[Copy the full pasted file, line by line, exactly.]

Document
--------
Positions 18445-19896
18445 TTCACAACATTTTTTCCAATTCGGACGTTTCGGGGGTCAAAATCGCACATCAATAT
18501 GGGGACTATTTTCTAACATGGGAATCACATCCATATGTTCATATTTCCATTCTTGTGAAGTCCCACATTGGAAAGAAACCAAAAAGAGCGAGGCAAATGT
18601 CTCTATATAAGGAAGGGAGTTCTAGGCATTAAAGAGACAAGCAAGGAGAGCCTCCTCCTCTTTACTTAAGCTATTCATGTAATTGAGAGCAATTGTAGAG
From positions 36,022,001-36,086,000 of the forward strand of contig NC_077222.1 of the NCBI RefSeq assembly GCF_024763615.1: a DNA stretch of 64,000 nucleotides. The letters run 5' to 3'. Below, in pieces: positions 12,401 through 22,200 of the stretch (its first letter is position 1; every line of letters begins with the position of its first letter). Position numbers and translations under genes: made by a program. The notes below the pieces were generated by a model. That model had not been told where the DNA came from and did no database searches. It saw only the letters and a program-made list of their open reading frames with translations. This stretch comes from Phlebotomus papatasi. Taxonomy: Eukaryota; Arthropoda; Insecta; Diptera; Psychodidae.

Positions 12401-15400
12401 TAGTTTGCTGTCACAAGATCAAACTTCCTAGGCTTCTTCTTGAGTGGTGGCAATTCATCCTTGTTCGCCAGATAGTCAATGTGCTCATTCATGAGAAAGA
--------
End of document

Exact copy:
Positions 18445-19896
18445 TTCACAACATTTTTTCCAATTCGGACGTTTCGGGGGTCAAAATCGCACATCAATAT
18501 GGGGACTATTTTCTAACATGGGAATCACATCCATATGTTCATATTTCCATTCTTGTGAAGTCCCACATTGGAAAGAAACCAAAAAGAGCGAGGCAAATGT
18601 CTCTATATAAGGAAGGGAGTTCTAGGCATTAAAGAGACAAGCAAGGAGAGCCTCCTCCTCTTTACTTAAGCTATTCATGTAATTGAGAGCAATTGTAGAG
From positions 36,022,001-36,086,000 of the forward strand of contig NC_077222.1 of the NCBI RefSeq assembly GCF_024763615.1: a DNA stretch of 64,000 nucleotides. The letters run 5' to 3'. Below, in pieces: positions 12,401 through 22,200 of the stretch (its first letter is position 1; every line of letters begins with the position of its first letter). Position numbers and translations under genes: made by a program. The notes below the pieces were generated by a model. That model had not been told where the DNA came from and did no database searches. It saw only the letters and a program-made list of their open reading frames with translations. This stretch comes from Phlebotomus papatasi. Taxonomy: Eukaryota; Arthropoda; Insecta; Diptera; Psychodidae.

Positions 12401-15400
12401 TAGTTTGCTGTCACAAGATCAAACTTCCTAGGCTTCTTCTTGAGTGGTGGCAATTCATCCTTGTTCGCCAGATAGTCAATGTGCTCATTCATGAGAAAGA